Increasingly more physicians are now in a position to prescribe medical marijuana to their patients. Medical use of this herbal drug has been on the rise in recent years, partly due to easing of state legislation concerning its medical use as well as recent research affirming its medicinal benefits. The use of medical marijuana in Pennsylvania (which is one of the 23 states and territories to have legalized its use so far) is becoming more common, with an ever-greater number of licensed physicians turning to the herbal drug as means of remedy for their patients.
Given the above, the prescription and use of medical marijuana appears to be quite straightforward. However, there is much to consider and analyze before a patient can be deemed suitable for a therapy using the drug. From a legal and admin perspective, the most important thing for a patient is his/her medical marijuana licensing, or their medical marijuana ID as it is known. In Pennsylvania, medical networks such as Veriheal are certified to assess patients and issue them with medical marijuana IDs. No patient is allowed the use of medical marijuana without an ID issued by a licensed entity.
From a medical doctor’s point of view, the screening and assessment of a patient is crucial in order to make the decision for medical marijuana use. Patient pre-screening is a hefty and elaborate procedure, though for the purpose of this article it can be summarized in a few basic steps.
History and Background
The medical practitioner must look into the patient’s background and assess him/her accurately. This means looking into their medical history, any history of substance abuse, and any psychotic disorders, mood disorders, and cardiovascular disease the patient may be suffering from. A thorough physical examination is obviously part of the assessment.
Informing the Patient and Obtaining Their Consent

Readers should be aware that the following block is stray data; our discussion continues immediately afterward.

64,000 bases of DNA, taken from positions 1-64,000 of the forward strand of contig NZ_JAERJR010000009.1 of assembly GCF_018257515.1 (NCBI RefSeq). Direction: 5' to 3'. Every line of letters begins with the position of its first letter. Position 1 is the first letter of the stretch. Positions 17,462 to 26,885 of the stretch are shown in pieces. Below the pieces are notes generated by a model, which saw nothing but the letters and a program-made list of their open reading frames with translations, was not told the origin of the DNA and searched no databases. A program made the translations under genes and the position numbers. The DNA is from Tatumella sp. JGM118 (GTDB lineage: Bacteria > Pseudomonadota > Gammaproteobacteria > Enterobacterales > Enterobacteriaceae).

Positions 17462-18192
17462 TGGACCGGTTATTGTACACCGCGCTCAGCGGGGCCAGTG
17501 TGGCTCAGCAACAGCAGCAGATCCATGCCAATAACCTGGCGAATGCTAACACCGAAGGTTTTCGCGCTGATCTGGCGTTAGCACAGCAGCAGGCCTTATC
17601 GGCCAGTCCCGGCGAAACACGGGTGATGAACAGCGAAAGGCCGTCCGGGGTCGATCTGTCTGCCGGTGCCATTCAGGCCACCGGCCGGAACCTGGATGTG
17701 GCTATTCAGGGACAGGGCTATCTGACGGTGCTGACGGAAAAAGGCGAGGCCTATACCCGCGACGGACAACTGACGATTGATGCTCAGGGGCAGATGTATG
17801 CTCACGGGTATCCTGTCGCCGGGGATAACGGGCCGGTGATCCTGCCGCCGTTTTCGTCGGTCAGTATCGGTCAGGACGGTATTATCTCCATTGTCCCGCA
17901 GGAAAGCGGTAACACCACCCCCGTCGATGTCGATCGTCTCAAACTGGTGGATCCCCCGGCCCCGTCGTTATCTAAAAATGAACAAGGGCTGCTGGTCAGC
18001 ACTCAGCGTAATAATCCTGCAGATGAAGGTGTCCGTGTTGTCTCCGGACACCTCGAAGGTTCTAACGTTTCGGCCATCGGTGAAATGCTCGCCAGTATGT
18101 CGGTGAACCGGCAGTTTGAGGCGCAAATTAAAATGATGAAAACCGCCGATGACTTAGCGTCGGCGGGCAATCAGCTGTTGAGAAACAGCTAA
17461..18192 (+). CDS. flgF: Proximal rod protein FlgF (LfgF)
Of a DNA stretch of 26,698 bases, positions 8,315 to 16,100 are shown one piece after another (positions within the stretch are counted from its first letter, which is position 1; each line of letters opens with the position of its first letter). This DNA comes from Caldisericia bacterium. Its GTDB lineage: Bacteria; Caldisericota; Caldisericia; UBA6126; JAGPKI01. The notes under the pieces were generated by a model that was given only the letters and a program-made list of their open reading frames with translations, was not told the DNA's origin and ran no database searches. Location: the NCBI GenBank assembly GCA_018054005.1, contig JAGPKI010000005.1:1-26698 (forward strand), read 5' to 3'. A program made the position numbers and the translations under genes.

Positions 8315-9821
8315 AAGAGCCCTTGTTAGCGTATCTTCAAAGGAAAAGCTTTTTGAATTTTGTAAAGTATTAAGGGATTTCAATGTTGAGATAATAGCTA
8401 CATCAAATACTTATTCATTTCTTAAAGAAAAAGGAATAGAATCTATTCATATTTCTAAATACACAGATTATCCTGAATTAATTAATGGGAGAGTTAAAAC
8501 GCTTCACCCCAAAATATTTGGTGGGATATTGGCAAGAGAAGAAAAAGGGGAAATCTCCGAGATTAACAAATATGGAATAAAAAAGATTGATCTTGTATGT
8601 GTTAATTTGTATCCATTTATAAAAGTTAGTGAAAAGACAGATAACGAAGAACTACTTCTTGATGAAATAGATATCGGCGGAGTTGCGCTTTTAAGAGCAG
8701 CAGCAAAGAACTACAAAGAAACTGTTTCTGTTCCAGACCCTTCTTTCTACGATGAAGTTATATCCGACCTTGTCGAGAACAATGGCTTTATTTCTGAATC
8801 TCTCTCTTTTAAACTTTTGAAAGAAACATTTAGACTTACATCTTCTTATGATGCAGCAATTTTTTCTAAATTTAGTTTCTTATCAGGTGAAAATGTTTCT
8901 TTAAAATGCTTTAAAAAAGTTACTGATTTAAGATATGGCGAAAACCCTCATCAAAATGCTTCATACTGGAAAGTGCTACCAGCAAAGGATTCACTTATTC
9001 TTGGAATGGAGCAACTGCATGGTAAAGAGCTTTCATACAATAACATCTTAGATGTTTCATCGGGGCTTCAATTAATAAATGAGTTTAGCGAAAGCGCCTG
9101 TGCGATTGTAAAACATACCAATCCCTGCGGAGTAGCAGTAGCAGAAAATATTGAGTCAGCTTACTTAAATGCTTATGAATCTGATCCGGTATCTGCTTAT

Once a physician has deemed a patient suitable for medical marijuana therapy, he/she needs to inform the patient of his/her options so he/she can decide whether or not they wish to proceed. An in-depth discussion must be conducted before a patient’s informed consent is obtained. The patient must be aware of all the risks and benefits of the therapy in question. The doctor must also explain to the patient how the potential use of medical marijuana is known (and documented) to have benefited others with the same or similar condition.
Regular Monitoring and Therapy Control
As with any other controlled substance, strict control and regular monitoring of patient and their therapy is vital. Doctors normally conduct regular monitoring on a fixed schedule basis. During these control sessions, doctors take note of symptoms, assess patient status and record a patient’s own account of their medical marijuana therapy to determine whether changes in dosage or frequency of use are needed, and if the therapy is working at all. Physical exams, along with urine and blood sample testing might also be part of regular monitoring.
Continuation or Discontinuation of Usage
Based on the analysis and findings in the regular monitoring sessions, the medical practitioner will decide to either continue or discontinue the medical marijuana therapy. This decision is also heavily based on direct observations by the doctor. The goals of the treatment determine if the therapy has been successful or not when cross-referenced against doctor observations and clinical results.
In some cases, doctors might also decide to continue or discontinue medical marijuana therapy in favor of counselling or other types of treatment. The patient might also be referred to another medical specialist if the herbal drug therapy is not working or has adverse effects on them.